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Top 5 Survival Tips for Winning the Lottery


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Lump Sum or Annual Payments?
75 percent of lottery winners opt for lump sum payments. UK winners Brian and Joan Caswell pose with their big check in 2009.
75 percent of lottery winners opt for lump sum payments. UK winners Brian and Joan Caswell pose with their big check in 2009.
Christopher Furlong/Getty Images

This question is as important for a major lottery winner as finding the right money management team.

In most cases, taking a lump sum means getting a smaller payout than you'd get from an annuitized arrangement where the state or lottery corporation pays your winnings in yearly installments. So why would you go for less with a lump sum? Seventy-five percent of all winners, including the Castellanos, opt for the lump sum [source: Sockman]. It simply makes more sense: Annuitized payments include the roughly 5-percent interest the state earns on the bonds it takes out to guarantee your winnings. Most lottery winners bet they can get a better rate by investing the lump sum.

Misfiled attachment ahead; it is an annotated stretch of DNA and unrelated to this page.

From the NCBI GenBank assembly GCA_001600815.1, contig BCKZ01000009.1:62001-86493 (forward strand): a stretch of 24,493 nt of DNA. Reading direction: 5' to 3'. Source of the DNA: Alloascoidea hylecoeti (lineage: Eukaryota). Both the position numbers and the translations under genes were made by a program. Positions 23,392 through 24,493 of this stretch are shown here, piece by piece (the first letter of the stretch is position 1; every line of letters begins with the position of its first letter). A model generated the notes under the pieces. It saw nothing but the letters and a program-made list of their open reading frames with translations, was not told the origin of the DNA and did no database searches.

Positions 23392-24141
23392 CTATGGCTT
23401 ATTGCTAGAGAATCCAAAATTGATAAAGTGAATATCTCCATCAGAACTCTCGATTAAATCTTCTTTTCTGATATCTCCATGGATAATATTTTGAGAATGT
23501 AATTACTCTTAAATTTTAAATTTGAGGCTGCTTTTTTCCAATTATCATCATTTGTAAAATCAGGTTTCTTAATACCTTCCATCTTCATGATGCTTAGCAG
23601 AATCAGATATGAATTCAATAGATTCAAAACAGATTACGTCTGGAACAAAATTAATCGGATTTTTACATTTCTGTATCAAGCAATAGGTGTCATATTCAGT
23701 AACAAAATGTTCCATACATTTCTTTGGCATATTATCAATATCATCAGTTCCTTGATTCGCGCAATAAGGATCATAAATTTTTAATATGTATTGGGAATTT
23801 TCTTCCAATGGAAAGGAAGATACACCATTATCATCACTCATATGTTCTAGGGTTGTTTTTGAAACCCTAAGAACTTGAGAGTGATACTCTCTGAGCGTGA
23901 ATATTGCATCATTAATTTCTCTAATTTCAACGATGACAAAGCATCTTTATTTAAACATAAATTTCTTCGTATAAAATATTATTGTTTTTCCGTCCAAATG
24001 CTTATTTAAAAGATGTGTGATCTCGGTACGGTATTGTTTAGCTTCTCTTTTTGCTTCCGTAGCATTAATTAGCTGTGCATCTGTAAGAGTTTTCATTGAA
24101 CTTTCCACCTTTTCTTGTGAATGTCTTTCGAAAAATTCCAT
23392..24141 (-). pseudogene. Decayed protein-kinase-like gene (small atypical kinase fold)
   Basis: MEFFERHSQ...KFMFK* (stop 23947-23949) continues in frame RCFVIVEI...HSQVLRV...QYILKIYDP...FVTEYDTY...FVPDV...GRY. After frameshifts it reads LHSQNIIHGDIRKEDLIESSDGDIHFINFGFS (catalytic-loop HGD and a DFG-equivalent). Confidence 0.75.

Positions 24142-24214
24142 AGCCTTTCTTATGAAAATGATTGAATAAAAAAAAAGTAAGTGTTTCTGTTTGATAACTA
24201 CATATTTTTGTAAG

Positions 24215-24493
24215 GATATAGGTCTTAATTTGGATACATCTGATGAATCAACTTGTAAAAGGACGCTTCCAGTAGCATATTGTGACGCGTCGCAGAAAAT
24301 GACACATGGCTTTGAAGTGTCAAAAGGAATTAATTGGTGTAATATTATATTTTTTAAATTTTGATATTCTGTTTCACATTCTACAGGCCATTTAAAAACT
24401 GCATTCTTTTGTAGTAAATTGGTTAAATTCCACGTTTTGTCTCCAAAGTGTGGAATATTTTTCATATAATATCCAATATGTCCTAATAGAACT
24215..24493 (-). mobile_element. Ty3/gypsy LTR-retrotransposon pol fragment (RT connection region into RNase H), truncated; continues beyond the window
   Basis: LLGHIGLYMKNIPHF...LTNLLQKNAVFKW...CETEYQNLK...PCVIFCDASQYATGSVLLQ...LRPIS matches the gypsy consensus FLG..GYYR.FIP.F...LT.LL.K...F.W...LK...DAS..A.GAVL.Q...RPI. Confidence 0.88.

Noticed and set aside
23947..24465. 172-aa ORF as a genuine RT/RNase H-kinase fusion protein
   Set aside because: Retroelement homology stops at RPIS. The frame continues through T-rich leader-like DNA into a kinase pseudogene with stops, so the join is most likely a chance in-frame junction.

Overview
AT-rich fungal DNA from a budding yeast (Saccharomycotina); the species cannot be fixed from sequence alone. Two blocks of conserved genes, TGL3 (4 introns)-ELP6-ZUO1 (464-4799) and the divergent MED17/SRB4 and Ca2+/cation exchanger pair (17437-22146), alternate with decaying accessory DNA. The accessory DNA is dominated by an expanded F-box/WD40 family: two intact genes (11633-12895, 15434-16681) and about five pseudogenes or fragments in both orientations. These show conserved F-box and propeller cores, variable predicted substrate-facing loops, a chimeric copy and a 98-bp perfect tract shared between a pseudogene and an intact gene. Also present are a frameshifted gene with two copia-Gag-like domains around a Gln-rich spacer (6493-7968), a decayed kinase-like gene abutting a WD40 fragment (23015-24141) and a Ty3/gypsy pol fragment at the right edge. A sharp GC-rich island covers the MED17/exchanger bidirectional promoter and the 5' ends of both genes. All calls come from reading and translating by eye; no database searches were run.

Dying shouldn't be an issue in your decision. Lottery winnings -- annuitized or lump sum -- become part of your estate, so your heirs will receive payments [source: California Lottery]. Arranging this properly is yet another reason to hire a tax attorney and accountant.

Other questions include whether you feel you can trust yourself to not squander your winnings. This may mean you're better off with annuitized payments.


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